Energy Secretary Bill Richardson fired Wen Ho Lee on March 8 in response to the firestorm created by the New York Times and Lee’s name was leaked to the press. The world arrived and camped on to Lee’s front yard. Everywhere Lee and his family went, a caravan of FBI agents followed. The authors pointed out that what Lee earned in a year, about $80,000, the FBI spent in a day tailgating the family.

The circus affected Lee most directly but all Asian Americans felt the sting. The Cox Report in alleging China’s practice of “grains of sand” espionage effectively accused all Chinese Americans of being potential spies for China, solely based on their ethnicity. “In the Cox lexicon,” the authors wrote, “Possibilities became probabilities and qualified speculation became hard fact.”

The most vocal proponent of the mosaic technique of spying was Paul Moore, since retired from FBI. Moore carpooled with Robert Hanssen for years and had no inkling that his friend was a double agent, but seeing a couple of Chinese standing around at a cocktail party would set Moore off speculating as spies passing secrets.

Unfortunately Stober and Hoffman did not question Moore as to why China persisted in using the mosaic technique when it was terribly ineffective, as Moore himself pointed out. They could have simply asked Moore if he knew the difference between the legitimate collection of publicly available information and spying.

There was an even bigger obvious question the authors did not answer. Well before Lee was arrested in December 1999, Trulock’s thesis was already shot full of holes. There was no evidence that China possessed secrets of the W88 or made use of them. The secrets of the W88 design could have leaked from a number of places and not just from Los Alamos. Lastly, Lee had no access to the secrets of the bomb design and could not have been the source in any case.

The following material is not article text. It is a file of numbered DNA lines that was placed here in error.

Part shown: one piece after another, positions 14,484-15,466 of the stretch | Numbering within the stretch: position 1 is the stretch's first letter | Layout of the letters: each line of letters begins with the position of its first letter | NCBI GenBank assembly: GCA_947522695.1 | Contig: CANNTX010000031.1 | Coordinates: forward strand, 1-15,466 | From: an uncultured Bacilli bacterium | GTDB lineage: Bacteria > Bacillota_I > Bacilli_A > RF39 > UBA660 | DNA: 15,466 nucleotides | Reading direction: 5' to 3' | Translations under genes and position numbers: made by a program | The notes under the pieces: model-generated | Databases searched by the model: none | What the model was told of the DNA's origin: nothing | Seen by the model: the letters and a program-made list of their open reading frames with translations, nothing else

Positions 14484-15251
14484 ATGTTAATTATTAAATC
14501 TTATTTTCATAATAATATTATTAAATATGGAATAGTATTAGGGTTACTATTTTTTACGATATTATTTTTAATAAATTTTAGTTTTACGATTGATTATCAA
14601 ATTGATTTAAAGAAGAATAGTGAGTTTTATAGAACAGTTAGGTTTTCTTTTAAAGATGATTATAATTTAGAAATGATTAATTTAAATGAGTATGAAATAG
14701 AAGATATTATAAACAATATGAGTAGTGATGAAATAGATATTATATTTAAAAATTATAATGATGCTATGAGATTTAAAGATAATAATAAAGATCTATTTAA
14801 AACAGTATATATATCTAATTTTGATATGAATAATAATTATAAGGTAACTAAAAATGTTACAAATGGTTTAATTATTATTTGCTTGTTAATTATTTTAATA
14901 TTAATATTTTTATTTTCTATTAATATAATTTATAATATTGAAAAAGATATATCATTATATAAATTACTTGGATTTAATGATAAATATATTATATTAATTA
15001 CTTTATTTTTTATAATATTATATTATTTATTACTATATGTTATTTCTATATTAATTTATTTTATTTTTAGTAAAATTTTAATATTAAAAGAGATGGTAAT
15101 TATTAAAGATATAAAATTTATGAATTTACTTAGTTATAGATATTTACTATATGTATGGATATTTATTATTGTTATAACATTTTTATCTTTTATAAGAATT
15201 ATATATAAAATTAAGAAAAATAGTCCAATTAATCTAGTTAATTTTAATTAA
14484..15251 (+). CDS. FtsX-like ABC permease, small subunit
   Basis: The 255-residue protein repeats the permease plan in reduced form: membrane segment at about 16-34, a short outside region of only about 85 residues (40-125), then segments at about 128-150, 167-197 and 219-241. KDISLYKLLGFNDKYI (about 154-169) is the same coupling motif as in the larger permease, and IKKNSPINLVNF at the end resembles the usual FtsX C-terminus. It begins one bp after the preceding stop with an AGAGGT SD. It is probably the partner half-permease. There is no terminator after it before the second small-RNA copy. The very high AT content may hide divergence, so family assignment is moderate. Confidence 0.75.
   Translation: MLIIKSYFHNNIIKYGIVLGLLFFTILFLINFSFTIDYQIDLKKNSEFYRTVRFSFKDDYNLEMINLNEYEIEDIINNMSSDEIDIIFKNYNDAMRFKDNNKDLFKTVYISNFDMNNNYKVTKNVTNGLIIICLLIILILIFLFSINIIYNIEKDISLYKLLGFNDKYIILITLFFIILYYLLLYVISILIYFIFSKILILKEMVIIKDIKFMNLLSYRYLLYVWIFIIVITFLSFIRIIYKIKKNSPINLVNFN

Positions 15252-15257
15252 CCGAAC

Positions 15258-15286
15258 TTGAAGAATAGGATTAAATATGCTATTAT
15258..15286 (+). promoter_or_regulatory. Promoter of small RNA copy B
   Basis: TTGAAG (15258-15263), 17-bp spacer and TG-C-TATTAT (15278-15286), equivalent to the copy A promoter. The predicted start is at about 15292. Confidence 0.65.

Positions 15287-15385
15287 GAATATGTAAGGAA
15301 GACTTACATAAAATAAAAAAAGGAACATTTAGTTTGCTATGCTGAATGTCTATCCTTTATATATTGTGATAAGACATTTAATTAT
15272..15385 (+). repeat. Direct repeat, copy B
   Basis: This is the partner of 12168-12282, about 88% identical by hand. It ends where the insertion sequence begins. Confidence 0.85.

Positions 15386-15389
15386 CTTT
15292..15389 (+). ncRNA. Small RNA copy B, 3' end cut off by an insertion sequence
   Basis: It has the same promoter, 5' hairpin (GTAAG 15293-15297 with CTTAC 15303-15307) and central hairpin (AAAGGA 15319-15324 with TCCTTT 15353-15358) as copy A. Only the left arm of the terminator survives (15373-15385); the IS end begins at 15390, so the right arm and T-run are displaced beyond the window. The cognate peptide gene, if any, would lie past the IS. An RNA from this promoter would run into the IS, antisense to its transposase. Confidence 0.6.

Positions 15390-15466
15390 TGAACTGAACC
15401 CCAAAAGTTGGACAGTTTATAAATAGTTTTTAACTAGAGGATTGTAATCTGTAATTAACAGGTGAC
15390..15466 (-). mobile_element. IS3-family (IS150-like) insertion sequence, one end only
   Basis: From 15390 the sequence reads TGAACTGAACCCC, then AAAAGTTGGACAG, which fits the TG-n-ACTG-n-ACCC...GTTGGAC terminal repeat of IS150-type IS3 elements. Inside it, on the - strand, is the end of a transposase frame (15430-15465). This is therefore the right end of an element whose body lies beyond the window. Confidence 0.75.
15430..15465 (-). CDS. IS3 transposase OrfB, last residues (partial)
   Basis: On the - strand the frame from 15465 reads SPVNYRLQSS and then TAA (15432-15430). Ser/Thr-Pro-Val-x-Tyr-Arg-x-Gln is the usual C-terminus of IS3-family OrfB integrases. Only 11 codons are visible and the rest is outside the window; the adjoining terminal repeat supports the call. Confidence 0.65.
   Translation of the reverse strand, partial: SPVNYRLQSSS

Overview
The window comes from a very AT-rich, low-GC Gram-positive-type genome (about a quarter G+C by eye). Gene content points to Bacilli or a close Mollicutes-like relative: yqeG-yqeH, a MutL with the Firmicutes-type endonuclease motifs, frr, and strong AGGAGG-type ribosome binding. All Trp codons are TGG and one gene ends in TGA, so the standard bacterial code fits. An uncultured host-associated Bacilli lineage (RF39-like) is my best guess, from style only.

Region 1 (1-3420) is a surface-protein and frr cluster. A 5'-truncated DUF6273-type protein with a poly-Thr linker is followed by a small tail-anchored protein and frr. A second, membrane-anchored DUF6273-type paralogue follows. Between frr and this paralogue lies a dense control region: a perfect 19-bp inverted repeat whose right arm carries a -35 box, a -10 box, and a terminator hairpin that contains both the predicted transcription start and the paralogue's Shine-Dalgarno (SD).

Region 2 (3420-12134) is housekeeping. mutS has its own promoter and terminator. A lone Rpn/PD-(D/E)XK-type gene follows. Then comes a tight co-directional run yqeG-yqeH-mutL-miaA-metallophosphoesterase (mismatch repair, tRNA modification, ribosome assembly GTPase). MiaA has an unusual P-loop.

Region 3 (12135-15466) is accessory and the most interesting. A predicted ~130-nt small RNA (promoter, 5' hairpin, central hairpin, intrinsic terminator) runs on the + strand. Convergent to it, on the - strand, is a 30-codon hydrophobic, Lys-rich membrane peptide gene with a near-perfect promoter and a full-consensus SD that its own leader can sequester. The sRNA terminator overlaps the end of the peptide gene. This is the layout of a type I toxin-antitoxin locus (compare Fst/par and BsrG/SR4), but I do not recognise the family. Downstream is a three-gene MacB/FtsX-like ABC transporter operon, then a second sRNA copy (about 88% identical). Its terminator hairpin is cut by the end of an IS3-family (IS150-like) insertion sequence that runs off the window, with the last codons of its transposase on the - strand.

If Richardson’s preemptive firing was in response to perceived pressure from Cox and other Congressional colleagues from the right—as many obervers claimed--why did Richardson insist on prosecuting Lee after the dubious nature of Trulock’s assertions came to light?

Initially Richardson gave Trulock a $10,000 cash award. Months later, Trulock unhappily resigned. Why?

Lee was brutalized under conditions euphemistically called “special administrative measures.” These measures had to be approved personally by Attorney General Janet Reno and Bill Richardson. What were the grounds for their approval?

None of the individuals mentioned above, Cox, Moore, Reno, Richardson or Trulock, would publicly condone racial profiling or admit to racist inclinations. And, they are ambitious but honorable politicians and bureaucrats. The Chinese might describe the entire episode as wuliao, for which there is no English equivalent. Closest is to define wuliao as a state of being asinine, nonsensical, silly, vapid and ridiculous.

Historian Haynes Johnson commenting on the recent decade said, “Instead of seizing the moment, addressing the kinds of questions that are in our interests, we allowed ourselves to be caught up in a wave of self-indulgence, scandal, illusion and entertainment.”

Perhaps September 11 is the wake-up call we need. Perhaps we can once again look at the world in real terms. When we arrest someone because the person fits a terrorist profile, we better ask the question: Is it that or is it ethnicity?

1 comment: